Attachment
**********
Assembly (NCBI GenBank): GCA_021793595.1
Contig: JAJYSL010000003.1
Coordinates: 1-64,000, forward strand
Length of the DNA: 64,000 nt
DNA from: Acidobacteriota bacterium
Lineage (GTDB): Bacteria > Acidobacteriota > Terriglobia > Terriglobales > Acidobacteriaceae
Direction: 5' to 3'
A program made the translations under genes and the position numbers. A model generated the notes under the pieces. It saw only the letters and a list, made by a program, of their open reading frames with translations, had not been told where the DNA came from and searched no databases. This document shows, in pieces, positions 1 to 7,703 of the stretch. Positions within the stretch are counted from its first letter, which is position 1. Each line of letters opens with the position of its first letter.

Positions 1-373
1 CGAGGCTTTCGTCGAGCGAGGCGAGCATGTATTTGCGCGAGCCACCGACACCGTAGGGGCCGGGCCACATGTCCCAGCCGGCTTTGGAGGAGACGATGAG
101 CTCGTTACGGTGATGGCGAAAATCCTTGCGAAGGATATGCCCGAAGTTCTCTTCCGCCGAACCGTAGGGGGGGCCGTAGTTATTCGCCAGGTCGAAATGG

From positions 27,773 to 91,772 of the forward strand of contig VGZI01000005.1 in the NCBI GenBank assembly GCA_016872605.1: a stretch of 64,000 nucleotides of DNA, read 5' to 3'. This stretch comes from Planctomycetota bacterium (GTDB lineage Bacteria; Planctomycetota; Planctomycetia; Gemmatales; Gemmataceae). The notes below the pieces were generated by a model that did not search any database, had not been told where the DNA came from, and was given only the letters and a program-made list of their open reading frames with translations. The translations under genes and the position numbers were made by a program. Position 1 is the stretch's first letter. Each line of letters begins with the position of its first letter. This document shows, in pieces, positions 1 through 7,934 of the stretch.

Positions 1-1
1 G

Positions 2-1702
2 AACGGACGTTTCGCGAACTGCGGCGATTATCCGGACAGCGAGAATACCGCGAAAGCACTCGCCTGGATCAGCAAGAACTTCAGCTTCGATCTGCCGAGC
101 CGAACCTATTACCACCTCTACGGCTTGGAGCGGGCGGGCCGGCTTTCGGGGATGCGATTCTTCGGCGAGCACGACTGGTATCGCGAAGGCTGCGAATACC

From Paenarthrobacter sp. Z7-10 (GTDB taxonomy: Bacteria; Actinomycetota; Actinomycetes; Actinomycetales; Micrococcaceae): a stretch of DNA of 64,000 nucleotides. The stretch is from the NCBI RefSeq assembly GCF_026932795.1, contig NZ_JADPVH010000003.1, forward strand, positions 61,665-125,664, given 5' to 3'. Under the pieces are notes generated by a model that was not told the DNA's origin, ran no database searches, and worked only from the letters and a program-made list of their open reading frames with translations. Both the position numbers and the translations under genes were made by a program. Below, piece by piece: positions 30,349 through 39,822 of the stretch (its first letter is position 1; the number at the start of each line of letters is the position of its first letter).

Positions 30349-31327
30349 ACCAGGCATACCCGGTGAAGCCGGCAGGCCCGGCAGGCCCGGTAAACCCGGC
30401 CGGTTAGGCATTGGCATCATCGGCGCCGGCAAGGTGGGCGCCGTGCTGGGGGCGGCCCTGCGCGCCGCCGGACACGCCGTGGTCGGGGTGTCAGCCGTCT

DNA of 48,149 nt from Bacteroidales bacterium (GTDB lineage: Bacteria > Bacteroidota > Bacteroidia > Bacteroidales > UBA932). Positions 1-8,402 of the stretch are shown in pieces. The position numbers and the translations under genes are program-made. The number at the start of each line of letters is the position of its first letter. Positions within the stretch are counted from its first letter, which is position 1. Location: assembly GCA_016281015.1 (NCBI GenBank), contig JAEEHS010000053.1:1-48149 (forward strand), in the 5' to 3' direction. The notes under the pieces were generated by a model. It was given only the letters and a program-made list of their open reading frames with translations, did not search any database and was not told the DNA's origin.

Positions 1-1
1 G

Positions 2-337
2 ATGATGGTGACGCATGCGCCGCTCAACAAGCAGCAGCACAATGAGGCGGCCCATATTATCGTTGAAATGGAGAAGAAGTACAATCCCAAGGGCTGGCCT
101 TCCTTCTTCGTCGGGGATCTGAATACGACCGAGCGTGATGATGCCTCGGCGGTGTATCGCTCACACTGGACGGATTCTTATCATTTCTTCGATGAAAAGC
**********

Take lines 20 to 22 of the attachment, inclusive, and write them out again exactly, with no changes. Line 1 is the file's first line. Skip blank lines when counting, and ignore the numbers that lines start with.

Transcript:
30349 ACCAGGCATACCCGGTGAAGCCGGCAGGCCCGGCAGGCCCGGTAAACCCGGC
30401 CGGTTAGGCATTGGCATCATCGGCGCCGGCAAGGTGGGCGCCGTGCTGGGGGCGGCCCTGCGCGCCGCCGGACACGCCGTGGTCGGGGTGTCAGCCGTCT

DNA of 48,149 nt from Bacteroidales bacterium (GTDB lineage: Bacteria > Bacteroidota > Bacteroidia > Bacteroidales > UBA932). Positions 1-8,402 of the stretch are shown in pieces. The position numbers and the translations under genes are program-made. The number at the start of each line of letters is the position of its first letter. Positions within the stretch are counted from its first letter, which is position 1. Location: assembly GCA_016281015.1 (NCBI GenBank), contig JAEEHS010000053.1:1-48149 (forward strand), in the 5' to 3' direction. The notes under the pieces were generated by a model. It was given only the letters and a program-made list of their open reading frames with translations, did not search any database and was not told the DNA's origin.